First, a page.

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Kyushu's National Parks
Traveler's Guide


Route 2: From Nagasaki via Unzen to Kumamoto



The power of traditional vegetable varieties

Unzen National Park, established in 1934 is Japan’s first designated national park.  The Amakusa area was added in 1956 to become Unzen-Amakusa National Park. The majestic volcanoes with steam billowing from the hot springs, and the infinite waters studded with islands like the stars in the sky—we took in these spectacular twin views as we drove along in quest of ingredients for an original sandwitch.

So many beautiful spots to stop and chill out.

Our home base of choice was Obama Onsen, known for having the hottest springs in Japan. A few days’ stay is all it takes to find that the numerous cold springs, as well as hot, provide an abundance of pure water to sustain the people’s lives. The hot spring resort was also close to the organic market Taneto, specializing in pesticide- and chemical fertilizer-free vegetables. Noriko and Chikashi Okutsu have made it their lifework to explore the relationship between people and food. The couple originally ran cooking classes and a café in the Kichijoji neighborhood of Tokyo, but about seven years ago, they organized a farmers market that marked their turning point. Chikashi says it persuaded them to relocate to Unzen:

“Our work in Tokyo was going well enough, but I was always skeptical about whether what we did was rooted in the community per se. Tokyo is home to residents from diverse backgrounds. It’s no easy task to get your activities to take root there in the true sense. This was going through my mind when I organized a farmers market event selling only traditional vegetables. One of the vendors I invited was Masatoshi Iwasaki, a farmer from Unzen specializing in in-house seeding. Meeting Mr. Iwasaki was a revelation. Soon after the event, I had some business in Nagasaki and took the opportunity to visit the Iwasaki Farm. The panorama of grassland was so incredibly beautiful that I decided there and then that I wanted to move here. I had always wanted to work with food in a site near the soil, and my intuition told me this was the place where I could fulfill my dream.”

Mr. Iwasaki is a celebrated “seed saver” and a guru in the world of agriculture. Most familiar vegetables generally distributed on the market are called F1 hybrids, which produce a large crop of vegetables in uniform sizes that are beneficial for business. Mr. Iwasaki shuns these F1 varieties and opts for traditional farming. That is, he takes the care to grow indigenous vegetable varieties, harvest them, gather the seeds, and use them to grow the next crop. This produces vegetables of all shapes and sizes, but all of them are firmly established in that particular site. Without farmers who go out of their way to save the seeds, these traditional varieties would face extinction.

Mr. Iwasaki and his wife’s treasured vegetable seed bank.
 Ryohei Tanaka (right) practices in-house seeding, inspired by his mentor, Mr. Iwasaki.

“Saving heirloom seeds is certainly not an efficient practice, but it helps preserve life for generations, and over the years, the vegetables adapt to the local climate,” says Chikashi. “We want Taneto to provide a place for the locals to discover these delicious traditional vegetables that are established in their soil, and through it, to make Unzen a special place. The farmers are giving shape to the bounties of the local soil. We want to support them and play a part in upholding traditional Japanese culture. Gazing at the Iwasaki Farm gives you a sense of safety and comfort beyond words, and that’s because it embodies a complete cycle. I’m keen to protect that view and what it represents, because it’s unique to Unzen and worth protecting.”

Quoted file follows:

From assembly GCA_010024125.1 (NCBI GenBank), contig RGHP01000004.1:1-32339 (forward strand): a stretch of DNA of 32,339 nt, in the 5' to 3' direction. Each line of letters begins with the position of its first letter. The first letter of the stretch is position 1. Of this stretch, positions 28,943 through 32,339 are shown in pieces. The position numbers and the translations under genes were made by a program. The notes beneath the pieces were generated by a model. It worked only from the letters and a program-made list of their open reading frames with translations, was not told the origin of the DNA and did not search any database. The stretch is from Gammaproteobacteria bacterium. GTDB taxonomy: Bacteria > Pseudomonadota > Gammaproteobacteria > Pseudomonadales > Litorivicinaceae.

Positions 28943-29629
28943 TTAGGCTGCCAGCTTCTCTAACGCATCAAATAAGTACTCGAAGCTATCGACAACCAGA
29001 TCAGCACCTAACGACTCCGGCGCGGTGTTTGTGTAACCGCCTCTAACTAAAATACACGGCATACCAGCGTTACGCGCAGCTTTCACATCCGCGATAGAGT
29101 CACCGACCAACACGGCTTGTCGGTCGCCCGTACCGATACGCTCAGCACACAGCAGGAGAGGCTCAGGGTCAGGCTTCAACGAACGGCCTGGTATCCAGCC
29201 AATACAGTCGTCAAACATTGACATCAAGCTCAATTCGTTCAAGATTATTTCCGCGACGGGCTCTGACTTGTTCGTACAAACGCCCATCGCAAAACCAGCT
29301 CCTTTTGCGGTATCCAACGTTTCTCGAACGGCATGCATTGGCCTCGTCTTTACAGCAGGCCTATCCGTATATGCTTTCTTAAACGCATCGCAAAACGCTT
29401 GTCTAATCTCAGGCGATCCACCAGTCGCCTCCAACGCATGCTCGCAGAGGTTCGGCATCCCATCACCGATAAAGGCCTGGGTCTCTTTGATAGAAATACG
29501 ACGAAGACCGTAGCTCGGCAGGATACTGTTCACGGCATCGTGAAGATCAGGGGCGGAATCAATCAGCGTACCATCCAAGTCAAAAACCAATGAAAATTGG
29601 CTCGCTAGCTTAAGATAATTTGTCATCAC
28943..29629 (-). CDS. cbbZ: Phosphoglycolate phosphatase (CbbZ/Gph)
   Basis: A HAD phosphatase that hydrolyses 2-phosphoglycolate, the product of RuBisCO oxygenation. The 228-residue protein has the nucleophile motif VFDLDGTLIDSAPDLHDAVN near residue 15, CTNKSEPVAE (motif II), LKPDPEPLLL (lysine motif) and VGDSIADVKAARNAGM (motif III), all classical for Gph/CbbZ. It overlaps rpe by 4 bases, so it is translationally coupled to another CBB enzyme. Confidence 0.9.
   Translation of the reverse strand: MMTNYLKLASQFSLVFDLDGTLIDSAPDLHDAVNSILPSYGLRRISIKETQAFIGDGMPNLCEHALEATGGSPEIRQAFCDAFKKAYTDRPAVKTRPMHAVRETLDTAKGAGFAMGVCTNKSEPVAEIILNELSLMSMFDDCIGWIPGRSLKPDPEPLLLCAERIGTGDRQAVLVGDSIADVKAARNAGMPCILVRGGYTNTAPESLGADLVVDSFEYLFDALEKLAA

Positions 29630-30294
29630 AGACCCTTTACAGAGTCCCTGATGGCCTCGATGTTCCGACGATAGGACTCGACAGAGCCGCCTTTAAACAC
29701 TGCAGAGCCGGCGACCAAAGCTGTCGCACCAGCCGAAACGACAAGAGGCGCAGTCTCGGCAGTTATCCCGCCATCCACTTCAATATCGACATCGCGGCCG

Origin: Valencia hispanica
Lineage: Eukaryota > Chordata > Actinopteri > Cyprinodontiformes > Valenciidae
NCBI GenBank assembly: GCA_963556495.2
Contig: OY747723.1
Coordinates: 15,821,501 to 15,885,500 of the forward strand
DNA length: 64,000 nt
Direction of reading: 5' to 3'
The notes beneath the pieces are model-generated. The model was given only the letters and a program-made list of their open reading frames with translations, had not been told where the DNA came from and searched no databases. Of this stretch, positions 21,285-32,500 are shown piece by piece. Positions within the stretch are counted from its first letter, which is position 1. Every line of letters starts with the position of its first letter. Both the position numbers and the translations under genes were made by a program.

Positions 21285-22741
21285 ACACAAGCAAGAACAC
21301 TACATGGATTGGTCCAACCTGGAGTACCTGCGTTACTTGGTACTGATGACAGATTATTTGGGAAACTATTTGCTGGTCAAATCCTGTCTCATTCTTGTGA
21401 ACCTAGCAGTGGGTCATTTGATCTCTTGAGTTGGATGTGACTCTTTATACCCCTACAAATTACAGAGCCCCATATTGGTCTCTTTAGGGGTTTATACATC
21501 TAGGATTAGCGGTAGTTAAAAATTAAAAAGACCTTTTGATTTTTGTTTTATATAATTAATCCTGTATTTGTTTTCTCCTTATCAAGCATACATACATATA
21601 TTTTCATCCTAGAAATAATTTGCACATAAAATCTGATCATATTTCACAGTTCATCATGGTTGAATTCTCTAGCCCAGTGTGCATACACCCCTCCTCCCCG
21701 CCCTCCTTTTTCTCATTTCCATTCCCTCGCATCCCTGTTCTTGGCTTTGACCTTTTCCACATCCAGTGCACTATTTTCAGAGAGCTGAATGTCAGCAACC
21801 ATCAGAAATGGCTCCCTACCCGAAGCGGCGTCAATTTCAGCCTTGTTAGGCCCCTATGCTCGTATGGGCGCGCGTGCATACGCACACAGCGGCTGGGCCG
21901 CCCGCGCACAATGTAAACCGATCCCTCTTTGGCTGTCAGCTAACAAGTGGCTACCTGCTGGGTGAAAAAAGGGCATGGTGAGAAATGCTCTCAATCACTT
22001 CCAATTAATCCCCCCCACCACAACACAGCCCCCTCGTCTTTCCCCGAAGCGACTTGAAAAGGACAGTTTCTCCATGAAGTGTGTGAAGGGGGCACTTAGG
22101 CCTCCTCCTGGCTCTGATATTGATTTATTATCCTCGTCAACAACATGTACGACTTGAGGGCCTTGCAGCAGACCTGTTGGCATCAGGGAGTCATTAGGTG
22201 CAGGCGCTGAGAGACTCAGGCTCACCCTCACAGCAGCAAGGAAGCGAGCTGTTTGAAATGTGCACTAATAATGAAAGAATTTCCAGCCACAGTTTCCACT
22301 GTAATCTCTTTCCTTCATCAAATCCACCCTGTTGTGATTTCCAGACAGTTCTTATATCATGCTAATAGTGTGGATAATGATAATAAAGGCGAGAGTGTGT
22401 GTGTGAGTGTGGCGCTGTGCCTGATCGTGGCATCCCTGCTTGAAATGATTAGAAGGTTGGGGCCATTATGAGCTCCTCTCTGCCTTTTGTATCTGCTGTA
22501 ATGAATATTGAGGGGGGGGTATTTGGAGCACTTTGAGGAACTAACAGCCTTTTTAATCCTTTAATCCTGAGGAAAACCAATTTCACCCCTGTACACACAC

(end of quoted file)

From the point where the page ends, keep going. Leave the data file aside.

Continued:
The organic market Taneto sells not only vegetables but also books and pottery.

All the while Chikashi was telling his story, customers and local farmers came streaming in to shop and mingle at Taneto. One customer selected an unusual vegetable and thought up a new recipe. A group of local farmers brought their proud pick of the day and cheerfully discussed their harvest. Communication was being generated liberally around the native vegetables of Unzen—taking in the scene before our eyes, we realized it was all going according to Chikashi’s plan.

Noriko Okutsu and her daughter greeted us with smiles at the organic market Taneto. 

We asked his wife, Noriko, to create our original sandwitch. Being the head of the “School of Kitchen,” Noriko is an expert in healthy, delectable home cooking. She studied the ingredients before her and smiled:

“Before I begin cooking, I always ask the ingredients how they wish to be cooked. The ingredients have a voice that tells me the best way to draw out and enhance their flavor. With each meal I make, I want the person eating it to be happy, and the ingredients being eaten to be happy, too. I’m going to try to translate this idea into your sandwich.”

Noriko says the greatest obstruction to the process of creation is the creator’s ego. We couldn’t wait to taste the voice of the ingredients and the cook’s straightforward expression of the local climate.

Visiting the café and design shop Karimizuan, in Unzen.
Mouthwatering vegetable and fruit sorbet bars from R Cinq Famille, in the Obama district of Unzen.


Organic base Taneto
2138-1 Chijiwa-cho hei, Unzen-shi, Nagasaki

1011 Obama-chokitahonmachi, Unzen-shi, Nagasaki

R Cinq Famille
New 1 Kakuro Building 1F East No.1 114-6 Obama-chokitahonmachi, Unzen-shi, Nagasaki

Yuyado Jyo-Kiya
14-7 Obama-chokitahonmachi, Unzen-shi, Nagasaki

We drive full on into Kyushu’s National Parks. With each park we explore not only it’s nature but also the diverse culture and people living within them. And collaborate with these individuals (farmers, fisherman, makers) to create 5 original sandwiches representing each of the National Parks. go to link